All publication is propaganda. All communication is pornography. All art is a political act. All business is Eros. All hail personal.
The purpose of language is to exclude rather than include. Though purporting to enhance communication, language is merely one more tool to discern the “we” from the “not we”.
FuriousEnnui – that’s a bold claim about language and how do you define “we” in that context?
Stilgherrian – nice piece on the Web2.0 etc. Obviously not working for the ABC hasn’t killed you 😉
Hi Stilgherrian — I’m an old friend of Toby’s as well — Chakriya. Don’t we all only have one name, but I remember you from his stories. Anyway, I’ve started a Facebook site for him. Feel free to add photos. I’ve got a few more to put up. I miss him like hell, and I still don’t know what happened — he didn’t want me to. And I’m not inclined to find out, because really I just want to remember who he was to me.
All hail Eris!
Incidentally sir… are we former dancing partners from back in Adelaide?
Love your work, keep on dancing!
@phen ohm ena: Yep, that’s me, the one and only Stilgherrian. You and I were both to be found on various Adelaide nightclub dance floors, for our sins. Good to see you again!
Don’t think that we have ever met, but a few years ago you used to do “iRadio” for the Telstra KnowHow group. I was in the group at the time, and since spent two years or so as team leader. I am now out in the big, wide, wonderful world doing my own thing (see my blog). It looks like we have similar interests, but I am putting a major focus on working with sales teams and leveraging the Telstra experience.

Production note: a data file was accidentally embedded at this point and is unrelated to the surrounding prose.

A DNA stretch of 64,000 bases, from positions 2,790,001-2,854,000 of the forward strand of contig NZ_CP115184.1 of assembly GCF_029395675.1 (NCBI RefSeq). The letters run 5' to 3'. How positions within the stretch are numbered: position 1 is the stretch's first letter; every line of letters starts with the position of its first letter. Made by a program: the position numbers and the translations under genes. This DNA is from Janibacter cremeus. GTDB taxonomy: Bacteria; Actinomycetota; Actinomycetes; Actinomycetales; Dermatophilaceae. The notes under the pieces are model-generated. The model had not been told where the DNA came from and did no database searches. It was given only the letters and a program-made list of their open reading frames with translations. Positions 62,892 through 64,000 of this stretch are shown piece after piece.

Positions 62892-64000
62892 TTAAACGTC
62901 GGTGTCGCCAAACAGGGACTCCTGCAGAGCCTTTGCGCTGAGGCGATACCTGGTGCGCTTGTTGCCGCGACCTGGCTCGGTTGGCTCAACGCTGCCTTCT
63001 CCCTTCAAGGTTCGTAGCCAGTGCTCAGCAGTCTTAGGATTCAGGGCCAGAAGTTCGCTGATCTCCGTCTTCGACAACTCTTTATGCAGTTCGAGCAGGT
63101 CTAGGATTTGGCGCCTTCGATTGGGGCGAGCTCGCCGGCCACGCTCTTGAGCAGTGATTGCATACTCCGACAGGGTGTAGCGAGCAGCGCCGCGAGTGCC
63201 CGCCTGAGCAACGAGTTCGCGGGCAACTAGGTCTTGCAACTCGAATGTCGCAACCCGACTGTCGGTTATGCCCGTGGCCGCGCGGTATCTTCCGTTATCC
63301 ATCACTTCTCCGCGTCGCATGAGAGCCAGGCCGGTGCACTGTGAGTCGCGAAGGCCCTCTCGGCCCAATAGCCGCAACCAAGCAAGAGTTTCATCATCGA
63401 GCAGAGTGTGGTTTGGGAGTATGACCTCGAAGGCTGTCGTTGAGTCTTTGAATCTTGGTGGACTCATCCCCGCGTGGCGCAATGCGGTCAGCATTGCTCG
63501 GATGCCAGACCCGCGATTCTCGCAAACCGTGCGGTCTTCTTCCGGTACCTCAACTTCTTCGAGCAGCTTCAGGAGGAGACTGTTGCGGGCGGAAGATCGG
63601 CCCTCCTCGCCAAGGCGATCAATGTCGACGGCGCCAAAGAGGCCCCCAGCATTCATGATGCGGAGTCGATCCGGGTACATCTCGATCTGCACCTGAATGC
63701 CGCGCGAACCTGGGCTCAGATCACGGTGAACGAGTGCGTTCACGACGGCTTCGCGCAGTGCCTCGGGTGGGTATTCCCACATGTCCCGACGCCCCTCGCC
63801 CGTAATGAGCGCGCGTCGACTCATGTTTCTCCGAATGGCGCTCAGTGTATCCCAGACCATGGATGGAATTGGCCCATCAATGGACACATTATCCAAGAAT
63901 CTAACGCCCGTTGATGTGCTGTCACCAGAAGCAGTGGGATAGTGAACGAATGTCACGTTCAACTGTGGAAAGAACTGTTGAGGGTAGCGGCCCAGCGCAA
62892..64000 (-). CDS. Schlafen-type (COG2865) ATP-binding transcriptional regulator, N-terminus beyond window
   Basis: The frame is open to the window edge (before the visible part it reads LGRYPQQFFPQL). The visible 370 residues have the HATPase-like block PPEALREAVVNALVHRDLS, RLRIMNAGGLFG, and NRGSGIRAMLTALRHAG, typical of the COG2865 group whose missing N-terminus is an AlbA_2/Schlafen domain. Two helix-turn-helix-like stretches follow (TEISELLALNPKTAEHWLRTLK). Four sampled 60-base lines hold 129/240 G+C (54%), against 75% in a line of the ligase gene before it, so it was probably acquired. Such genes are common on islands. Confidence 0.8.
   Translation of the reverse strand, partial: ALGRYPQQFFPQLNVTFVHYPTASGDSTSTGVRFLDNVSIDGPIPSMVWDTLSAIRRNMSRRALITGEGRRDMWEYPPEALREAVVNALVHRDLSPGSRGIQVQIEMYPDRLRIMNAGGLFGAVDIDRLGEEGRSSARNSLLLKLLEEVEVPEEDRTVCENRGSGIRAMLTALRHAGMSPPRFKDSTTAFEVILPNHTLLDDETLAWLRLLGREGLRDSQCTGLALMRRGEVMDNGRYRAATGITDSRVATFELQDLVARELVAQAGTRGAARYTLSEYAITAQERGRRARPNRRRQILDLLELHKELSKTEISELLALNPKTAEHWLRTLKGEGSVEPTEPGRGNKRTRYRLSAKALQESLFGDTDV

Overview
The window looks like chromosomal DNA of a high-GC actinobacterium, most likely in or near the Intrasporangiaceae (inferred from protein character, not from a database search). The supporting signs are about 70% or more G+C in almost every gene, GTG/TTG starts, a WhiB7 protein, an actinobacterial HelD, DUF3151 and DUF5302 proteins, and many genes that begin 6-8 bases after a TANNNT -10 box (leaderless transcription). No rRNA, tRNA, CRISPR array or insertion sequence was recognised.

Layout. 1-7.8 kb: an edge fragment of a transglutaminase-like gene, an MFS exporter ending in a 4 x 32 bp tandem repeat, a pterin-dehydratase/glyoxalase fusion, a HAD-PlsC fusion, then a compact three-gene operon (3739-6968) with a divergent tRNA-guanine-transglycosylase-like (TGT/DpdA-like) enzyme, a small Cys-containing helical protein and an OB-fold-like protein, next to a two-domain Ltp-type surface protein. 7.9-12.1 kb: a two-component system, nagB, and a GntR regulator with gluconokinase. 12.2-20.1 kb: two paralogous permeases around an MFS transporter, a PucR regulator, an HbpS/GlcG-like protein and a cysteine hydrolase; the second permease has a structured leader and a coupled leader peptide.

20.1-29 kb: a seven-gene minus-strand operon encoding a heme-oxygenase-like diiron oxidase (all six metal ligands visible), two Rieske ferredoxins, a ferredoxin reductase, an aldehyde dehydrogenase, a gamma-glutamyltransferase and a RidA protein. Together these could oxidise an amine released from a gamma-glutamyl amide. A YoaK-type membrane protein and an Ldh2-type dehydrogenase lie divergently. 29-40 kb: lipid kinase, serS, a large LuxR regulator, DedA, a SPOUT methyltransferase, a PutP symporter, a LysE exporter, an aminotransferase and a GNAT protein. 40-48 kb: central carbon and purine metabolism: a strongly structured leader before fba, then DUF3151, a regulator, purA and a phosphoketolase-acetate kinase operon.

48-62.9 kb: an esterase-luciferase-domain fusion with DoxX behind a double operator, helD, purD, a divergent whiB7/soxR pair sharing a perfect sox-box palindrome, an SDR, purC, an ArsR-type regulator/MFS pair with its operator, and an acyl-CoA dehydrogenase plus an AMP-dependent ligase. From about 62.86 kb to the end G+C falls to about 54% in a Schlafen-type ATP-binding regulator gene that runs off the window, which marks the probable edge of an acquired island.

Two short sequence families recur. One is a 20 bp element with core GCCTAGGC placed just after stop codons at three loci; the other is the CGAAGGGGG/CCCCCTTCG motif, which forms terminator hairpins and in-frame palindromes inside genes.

I just happened to pick up your Twitter ID from Mark Pesce’s, which I just pickled up from… (you know how it goes!) I had been thinking about touching base with you some time, as I suspect there may be future opportunities for iRadio-type programs (although probably online/podcast rather than CD). Would you still be interested in such an opportunity if it comes up?
Hey Fella, I just came across your website … and still reading with great interest…we worked together for a short time …. the “Tutoring…” thing in the Department of Aviation! Keep on shining … Andrew (now ‘retired’ but still connected).
From Crikey‘s newsletter today:
I reckon your bio above pretty much answers that question. Maybe Rod is stuck using Sensis’ search engine and hasn’t heard of the wonders of Google.
@Andrew: Yes, that awful blooper from Rod Bruem is also the last item in today’s Comments, corrections, clarifications, and c*ckups.